We [in Israel-Palestine] are in a lousier position than the anti-apartheid movement in South Africa.
First and foremost, we have two separate movements here to end Israeli apartheid: one Israeli, the other Palestinian. In South Africa it was one movement, and it was led by the oppressed. That’s a big problem, because the Israelis have more power, more privileges, more rights, and are much less vulnerable compared to the Palestinians.
Second is Israel’s international position compared to South Africa. But in the last decade, we can see an almost tectonic change in international civil society regarding the conflict. Even in the United States, even in the American Jewish community, you can see this change. Our report and advocacy campaign aims to accelerate that shift, to help understand that the international community must put pressure on Israel to stop apartheid.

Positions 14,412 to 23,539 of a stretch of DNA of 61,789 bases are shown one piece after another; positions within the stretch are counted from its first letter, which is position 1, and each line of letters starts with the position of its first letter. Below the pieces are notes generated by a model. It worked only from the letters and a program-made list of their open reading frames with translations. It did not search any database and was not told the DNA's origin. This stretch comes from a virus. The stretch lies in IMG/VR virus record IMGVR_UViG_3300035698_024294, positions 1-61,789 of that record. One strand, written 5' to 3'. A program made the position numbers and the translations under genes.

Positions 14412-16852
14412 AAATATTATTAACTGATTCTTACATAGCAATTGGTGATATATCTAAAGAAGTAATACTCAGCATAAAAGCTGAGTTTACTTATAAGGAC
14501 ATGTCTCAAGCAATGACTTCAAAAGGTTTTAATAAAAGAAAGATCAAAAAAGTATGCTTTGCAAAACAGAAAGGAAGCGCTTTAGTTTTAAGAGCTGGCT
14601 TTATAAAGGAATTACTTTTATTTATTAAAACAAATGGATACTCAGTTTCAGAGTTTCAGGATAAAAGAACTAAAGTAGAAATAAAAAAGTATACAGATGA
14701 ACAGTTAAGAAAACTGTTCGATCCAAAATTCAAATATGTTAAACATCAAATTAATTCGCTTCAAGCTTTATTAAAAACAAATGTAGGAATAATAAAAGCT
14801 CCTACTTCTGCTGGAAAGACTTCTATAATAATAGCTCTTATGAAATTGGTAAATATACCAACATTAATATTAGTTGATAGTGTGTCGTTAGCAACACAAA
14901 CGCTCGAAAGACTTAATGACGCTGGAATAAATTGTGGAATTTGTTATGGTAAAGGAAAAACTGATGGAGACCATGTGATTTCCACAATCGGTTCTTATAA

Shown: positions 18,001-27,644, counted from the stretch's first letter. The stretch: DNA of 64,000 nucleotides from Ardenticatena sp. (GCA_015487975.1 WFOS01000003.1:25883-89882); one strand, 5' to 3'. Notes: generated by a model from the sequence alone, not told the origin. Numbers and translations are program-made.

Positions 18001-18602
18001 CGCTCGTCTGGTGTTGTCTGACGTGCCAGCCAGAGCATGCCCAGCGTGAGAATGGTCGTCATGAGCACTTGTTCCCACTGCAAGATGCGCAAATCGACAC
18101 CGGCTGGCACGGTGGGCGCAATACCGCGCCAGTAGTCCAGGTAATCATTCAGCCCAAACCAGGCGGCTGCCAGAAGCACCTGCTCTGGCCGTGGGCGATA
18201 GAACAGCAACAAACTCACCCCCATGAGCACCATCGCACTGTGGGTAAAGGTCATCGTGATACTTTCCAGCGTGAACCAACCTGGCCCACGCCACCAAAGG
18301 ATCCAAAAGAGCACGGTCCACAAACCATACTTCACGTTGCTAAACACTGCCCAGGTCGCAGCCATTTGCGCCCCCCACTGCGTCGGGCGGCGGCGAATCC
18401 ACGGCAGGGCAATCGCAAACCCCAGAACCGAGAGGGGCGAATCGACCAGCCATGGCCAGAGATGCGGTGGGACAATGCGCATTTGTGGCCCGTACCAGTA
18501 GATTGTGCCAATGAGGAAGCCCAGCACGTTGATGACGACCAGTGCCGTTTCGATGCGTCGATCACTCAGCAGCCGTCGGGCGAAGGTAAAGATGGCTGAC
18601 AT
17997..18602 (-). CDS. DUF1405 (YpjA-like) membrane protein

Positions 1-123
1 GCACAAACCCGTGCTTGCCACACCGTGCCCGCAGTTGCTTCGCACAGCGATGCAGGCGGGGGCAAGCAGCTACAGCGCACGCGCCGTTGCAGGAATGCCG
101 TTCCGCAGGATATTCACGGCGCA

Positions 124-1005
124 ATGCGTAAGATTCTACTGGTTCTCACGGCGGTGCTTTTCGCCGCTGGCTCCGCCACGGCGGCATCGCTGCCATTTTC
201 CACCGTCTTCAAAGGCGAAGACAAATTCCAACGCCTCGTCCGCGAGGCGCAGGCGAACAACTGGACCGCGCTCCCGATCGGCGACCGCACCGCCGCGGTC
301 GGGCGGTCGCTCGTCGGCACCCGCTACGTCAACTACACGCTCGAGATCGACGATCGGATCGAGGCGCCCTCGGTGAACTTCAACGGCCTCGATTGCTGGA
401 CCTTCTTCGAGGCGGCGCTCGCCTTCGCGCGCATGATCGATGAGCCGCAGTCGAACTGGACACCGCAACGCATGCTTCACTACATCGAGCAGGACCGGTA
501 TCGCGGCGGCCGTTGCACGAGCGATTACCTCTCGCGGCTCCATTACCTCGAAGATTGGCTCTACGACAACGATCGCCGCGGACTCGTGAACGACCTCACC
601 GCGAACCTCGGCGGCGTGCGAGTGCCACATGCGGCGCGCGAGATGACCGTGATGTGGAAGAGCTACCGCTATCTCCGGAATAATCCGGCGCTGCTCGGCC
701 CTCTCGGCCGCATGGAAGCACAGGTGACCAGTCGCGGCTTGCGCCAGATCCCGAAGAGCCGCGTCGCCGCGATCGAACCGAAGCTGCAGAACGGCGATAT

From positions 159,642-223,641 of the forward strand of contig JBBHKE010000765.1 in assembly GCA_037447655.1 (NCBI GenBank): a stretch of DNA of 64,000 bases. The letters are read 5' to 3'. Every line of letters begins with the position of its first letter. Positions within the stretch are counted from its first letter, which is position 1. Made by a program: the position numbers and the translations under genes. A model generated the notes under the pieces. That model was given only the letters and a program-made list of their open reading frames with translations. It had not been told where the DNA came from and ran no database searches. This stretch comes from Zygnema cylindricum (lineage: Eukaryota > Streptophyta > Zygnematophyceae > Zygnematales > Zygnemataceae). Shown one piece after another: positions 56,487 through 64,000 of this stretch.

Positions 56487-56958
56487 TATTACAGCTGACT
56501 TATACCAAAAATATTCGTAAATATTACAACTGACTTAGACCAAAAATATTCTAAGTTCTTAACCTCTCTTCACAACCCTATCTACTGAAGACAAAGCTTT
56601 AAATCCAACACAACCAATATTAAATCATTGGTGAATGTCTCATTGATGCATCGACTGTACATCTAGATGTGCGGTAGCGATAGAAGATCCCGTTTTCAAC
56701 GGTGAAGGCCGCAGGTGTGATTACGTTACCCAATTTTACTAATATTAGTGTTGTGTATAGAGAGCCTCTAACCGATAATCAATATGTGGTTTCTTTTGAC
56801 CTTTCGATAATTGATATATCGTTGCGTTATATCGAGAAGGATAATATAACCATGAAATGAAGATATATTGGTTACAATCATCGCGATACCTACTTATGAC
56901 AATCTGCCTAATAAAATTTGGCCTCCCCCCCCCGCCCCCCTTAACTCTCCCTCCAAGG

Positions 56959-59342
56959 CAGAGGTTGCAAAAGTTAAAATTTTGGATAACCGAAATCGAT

For years many Palestinian lawyers, NGOs, and activists have provided extensive, professional, legal analysis charging Israel with the crime of apartheid, including in recent submissions to the International Criminal Court.
However, it is likely that Yesh Din’s opinion will receive far more attention, and perhaps will be taken more seriously in influential circles abroad because it is an Israeli organization. This is challenging for Palestinians because, while we are often glad that such reports are coming out, there’s also the strange feeling that comes with seeing our work viewed so differently.
You talked earlier about your initial denial of the term apartheid: do you think this issue was the same for other Jewish-Israeli lawyers and organizations? Why else do you think it has taken so long for them to concur with what many Palestinians have said?